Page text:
Slideshow SLIDESHOW: Taste Test: Sarsaparilla

[Photographs: Adam Lindsley]

Smilax regelii. Or as it's more commonly known, sarsaparilla. Europeans thought it healed syphilis, and others have claimed it's a cure for herpes and gonorrhea. Assertions of STD-removal aside, sarsaparilla makes for one mighty fine beverage (just ask The Stranger). After distilling the compounds in the root of the plant and mixing them with sugar water, mid-nineteenth century chemists stumbled upon what would ultimately become the father of root beer.

While root beer's popularity soared throughout the twentieth century, sarsaparilla curiously faded into the background. But it shares many flavors with its more widely known descendant: both have hints of licorice, wintergreen, and a pleasant medicinal quality.

These days only a handful of brands are available on the market. We were able to find six different sarsaparillas from Galco, but if we left out your regional favorite, let us know about it in the comments below.

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Sarsaparillas We Tried

AJ Stephans
Baron's Boothill
Big Ben's
Jackson Hole
Manhattan Special
Sioux City

Each sarsaparilla was sampled in a blind taste test and judged on the following criteria:

The Criteria

  • Carbonation: No one likes flat soda, but too much fizz can sting the mouth and mask flavors. In addition to the levels of initial carbonation, we also looked at how quickly these sodas lost their bubbly effervescence once emancipated from their respective bottles.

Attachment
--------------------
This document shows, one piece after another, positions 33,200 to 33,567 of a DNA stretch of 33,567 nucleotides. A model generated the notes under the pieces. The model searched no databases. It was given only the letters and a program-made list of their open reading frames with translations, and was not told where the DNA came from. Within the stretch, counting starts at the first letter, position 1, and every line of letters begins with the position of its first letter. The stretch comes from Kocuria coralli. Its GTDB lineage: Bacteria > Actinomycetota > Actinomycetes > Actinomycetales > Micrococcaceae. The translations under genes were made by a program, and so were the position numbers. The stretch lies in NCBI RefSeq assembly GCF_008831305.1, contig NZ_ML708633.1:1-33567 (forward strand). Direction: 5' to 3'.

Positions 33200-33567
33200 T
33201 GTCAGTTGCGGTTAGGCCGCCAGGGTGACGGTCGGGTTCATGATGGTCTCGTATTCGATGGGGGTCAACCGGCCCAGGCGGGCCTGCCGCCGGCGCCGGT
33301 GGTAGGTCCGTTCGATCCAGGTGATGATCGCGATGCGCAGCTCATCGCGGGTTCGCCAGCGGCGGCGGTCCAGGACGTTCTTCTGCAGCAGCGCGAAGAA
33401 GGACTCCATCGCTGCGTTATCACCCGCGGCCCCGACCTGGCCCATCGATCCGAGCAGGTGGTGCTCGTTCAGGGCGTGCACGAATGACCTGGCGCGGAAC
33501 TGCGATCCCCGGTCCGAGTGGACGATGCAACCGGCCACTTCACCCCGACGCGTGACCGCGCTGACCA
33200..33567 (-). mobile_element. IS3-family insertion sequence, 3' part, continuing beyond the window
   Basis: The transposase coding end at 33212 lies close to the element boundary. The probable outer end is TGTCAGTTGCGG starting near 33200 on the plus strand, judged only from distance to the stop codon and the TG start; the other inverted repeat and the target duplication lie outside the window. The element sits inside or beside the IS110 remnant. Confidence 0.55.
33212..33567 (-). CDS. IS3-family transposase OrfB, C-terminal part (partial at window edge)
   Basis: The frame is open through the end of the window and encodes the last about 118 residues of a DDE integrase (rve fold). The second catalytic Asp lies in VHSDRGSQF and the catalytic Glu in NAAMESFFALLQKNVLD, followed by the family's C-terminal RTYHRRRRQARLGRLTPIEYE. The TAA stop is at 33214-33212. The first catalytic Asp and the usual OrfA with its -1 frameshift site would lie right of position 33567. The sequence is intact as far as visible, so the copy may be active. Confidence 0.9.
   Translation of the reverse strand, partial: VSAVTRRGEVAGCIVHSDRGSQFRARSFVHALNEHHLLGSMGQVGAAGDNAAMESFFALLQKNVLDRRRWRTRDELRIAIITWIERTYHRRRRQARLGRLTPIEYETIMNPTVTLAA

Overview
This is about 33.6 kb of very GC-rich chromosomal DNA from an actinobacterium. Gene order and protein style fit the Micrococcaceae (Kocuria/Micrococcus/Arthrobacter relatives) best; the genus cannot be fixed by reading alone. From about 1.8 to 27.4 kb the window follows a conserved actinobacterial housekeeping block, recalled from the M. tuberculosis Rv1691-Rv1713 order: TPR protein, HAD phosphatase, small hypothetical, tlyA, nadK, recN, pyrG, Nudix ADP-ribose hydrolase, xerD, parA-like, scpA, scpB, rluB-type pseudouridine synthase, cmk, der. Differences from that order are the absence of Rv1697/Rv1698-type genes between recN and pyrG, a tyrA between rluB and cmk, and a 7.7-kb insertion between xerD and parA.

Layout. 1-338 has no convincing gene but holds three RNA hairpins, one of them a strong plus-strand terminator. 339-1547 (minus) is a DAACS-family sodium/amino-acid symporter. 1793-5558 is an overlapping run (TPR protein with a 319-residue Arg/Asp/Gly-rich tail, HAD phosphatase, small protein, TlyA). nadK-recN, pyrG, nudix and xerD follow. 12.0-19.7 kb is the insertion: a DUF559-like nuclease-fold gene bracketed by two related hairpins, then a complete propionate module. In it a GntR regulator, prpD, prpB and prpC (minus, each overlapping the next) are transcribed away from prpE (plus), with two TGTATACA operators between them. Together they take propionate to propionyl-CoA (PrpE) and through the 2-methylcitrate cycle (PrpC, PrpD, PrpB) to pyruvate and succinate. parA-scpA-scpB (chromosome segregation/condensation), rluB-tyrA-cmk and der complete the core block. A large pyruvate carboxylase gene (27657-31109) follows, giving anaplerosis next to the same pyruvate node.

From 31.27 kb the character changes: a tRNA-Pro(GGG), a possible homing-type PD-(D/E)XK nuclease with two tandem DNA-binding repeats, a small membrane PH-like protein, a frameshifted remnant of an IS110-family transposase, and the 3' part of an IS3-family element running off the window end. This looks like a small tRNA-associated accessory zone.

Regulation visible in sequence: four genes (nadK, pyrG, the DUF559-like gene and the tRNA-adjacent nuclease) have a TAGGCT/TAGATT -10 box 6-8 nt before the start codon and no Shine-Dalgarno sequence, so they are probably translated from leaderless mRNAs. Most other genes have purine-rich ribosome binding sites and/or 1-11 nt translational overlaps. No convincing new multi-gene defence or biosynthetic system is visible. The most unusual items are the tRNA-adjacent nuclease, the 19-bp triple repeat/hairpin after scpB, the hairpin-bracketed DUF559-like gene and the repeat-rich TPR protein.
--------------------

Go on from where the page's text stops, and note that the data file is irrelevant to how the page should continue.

• Sweetness: This is soda, so there should be some sweetness, but it shouldn't bludgeon you over the head with sugar. Does the sweetness taste natural, leaving your mouth feeling crisp and clean, or does it feel like it's sticking to your gums and rotting your teeth to the nubs with syrup? The balance between sugar and bitterness of the sarsaparilla root should be even.
  • Overall sarsaparilla flavor: Chances are, if you like root beer, you're gonna like sarsaparilla. Sarsaparilla has a distinct medicinal bite with notes of vanilla, caramel, wintergreen, and licorice. We looked at how assertive these flavors made themselves known on the palate and how well they combined to make a balanced, well-rounded soda.

After a rigorous round of tasting and re-tasting, we picked our favorites and ranked all six. Check out the results and our impressions of each bottle in the slideshow!

The Rankings

6. Jackson Hole
5. Baron's Boothill
4. Manhattan Special
3. Big Ben's
2. AJ Stephans

And the Winner Is...Sioux City

20110330-145083-sioux-city-sarsaparilla-label-small.jpgThis wasn't a surprising outcome. Sioux City is far and away the most well-known and easily found sarsaparilla in the United States. It also happens to be the best.

More than any of the other sarsaparillas we tried, Sioux City's maintained a balance of bold flavors that made for one smooth-drinking soda. Tasters picked up on lots of caramel, vanilla, and wintergreen overtones. Unlike some of its competitors, it stayed fizzy well after being poured into the tasting cups.

This is the most likely one sarsaparilla you'll find in your area, and we highly suggest picking up a bottle today if you've never known the pleasures of a good, full-bodied sarsaparilla. We can't recommend it enough.

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